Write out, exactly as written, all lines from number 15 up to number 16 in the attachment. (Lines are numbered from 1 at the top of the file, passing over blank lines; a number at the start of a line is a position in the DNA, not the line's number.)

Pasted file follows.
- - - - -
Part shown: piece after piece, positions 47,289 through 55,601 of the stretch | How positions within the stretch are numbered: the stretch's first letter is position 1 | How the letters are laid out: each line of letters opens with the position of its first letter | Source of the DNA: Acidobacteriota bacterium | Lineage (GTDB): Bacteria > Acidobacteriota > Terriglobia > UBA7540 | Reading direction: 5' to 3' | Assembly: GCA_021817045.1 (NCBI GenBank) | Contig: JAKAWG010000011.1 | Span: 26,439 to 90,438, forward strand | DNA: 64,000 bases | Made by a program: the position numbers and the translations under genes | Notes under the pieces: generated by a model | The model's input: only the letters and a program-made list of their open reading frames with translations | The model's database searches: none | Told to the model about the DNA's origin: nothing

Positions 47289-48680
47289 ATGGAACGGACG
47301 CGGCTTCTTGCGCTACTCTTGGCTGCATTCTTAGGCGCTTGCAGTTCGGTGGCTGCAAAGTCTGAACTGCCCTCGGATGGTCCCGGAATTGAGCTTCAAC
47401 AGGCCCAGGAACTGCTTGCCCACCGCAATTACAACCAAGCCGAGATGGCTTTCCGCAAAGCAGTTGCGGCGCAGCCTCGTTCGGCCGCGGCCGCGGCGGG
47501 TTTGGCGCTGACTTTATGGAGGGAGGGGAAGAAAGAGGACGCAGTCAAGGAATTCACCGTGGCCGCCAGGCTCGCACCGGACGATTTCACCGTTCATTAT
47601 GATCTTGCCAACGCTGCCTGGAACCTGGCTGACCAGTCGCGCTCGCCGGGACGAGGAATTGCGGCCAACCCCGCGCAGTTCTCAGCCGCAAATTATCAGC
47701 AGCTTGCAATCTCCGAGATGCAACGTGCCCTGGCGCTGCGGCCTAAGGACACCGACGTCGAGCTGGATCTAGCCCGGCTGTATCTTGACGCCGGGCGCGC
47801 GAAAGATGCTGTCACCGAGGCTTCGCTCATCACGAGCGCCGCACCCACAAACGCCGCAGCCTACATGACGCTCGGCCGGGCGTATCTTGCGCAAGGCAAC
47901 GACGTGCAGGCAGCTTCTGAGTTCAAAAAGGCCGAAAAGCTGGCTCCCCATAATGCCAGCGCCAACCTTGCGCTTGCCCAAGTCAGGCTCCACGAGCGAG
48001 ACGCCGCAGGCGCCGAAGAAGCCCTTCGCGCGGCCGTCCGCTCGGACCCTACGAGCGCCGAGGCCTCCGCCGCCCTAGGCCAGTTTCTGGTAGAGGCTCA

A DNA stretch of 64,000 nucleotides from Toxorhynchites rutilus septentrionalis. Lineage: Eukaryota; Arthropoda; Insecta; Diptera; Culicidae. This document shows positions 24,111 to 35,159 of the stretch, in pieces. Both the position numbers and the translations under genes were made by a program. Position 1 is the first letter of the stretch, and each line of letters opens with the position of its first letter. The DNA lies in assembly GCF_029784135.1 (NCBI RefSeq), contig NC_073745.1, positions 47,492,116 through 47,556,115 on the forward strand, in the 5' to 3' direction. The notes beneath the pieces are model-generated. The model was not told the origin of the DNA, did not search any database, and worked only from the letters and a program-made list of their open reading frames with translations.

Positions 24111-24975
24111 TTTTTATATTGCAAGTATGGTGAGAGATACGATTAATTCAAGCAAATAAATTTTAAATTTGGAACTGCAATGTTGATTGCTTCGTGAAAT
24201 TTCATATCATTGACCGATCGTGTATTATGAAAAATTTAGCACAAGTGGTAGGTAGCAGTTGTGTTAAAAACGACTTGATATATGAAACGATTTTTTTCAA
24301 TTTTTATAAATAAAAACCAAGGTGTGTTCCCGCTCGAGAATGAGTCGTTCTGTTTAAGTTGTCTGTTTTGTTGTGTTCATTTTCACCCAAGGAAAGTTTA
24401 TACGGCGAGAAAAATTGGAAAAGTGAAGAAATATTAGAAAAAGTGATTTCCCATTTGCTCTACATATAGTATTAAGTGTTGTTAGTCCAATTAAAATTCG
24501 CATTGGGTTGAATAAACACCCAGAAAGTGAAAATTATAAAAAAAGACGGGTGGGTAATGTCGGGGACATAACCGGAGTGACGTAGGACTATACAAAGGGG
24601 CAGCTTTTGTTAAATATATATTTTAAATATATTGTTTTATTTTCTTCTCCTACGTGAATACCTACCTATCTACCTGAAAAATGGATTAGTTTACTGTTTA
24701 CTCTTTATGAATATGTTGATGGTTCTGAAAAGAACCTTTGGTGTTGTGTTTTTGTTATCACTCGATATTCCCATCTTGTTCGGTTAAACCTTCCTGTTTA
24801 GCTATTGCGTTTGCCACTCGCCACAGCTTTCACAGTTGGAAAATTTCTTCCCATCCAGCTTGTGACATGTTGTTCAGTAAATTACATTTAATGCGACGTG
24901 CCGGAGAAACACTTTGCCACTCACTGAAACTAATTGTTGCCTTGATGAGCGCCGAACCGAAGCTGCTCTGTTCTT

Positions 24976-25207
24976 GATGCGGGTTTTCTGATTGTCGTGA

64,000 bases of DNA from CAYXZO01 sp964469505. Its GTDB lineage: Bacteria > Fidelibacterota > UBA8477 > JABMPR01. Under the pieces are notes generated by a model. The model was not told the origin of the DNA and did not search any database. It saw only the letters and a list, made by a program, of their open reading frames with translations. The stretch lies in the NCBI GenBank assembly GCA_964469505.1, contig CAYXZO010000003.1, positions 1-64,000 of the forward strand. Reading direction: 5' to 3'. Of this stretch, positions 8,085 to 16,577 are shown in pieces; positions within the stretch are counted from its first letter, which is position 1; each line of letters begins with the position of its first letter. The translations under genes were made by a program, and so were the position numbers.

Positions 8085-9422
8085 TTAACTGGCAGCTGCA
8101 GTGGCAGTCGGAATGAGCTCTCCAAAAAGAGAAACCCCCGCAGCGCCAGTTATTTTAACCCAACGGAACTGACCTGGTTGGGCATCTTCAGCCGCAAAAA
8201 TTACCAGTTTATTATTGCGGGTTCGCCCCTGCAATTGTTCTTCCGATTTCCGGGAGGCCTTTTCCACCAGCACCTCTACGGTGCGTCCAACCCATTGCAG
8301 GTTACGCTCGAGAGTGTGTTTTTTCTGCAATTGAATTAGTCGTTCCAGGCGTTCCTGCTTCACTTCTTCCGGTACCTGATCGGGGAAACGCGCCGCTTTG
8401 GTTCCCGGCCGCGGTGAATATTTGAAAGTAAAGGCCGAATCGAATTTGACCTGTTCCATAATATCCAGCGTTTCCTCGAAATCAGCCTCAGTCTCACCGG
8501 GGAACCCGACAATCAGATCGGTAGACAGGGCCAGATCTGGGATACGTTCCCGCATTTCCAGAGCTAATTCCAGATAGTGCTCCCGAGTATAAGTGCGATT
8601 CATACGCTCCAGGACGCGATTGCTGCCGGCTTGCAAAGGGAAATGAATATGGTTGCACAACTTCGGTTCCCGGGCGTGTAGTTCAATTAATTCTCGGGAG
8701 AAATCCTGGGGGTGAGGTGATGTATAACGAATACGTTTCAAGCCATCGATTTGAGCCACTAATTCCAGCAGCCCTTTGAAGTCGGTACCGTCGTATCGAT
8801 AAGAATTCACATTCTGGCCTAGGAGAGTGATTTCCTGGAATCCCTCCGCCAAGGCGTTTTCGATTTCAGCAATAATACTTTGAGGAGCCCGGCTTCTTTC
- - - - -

24201 TTCATATCATTGACCGATCGTGTATTATGAAAAATTTAGCACAAGTGGTAGGTAGCAGTTGTGTTAAAAACGACTTGATATATGAAACGATTTTTTTCAA
24301 TTTTTATAAATAAAAACCAAGGTGTGTTCCCGCTCGAGAATGAGTCGTTCTGTTTAAGTTGTCTGTTTTGTTGTGTTCATTTTCACCCAAGGAAAGTTTA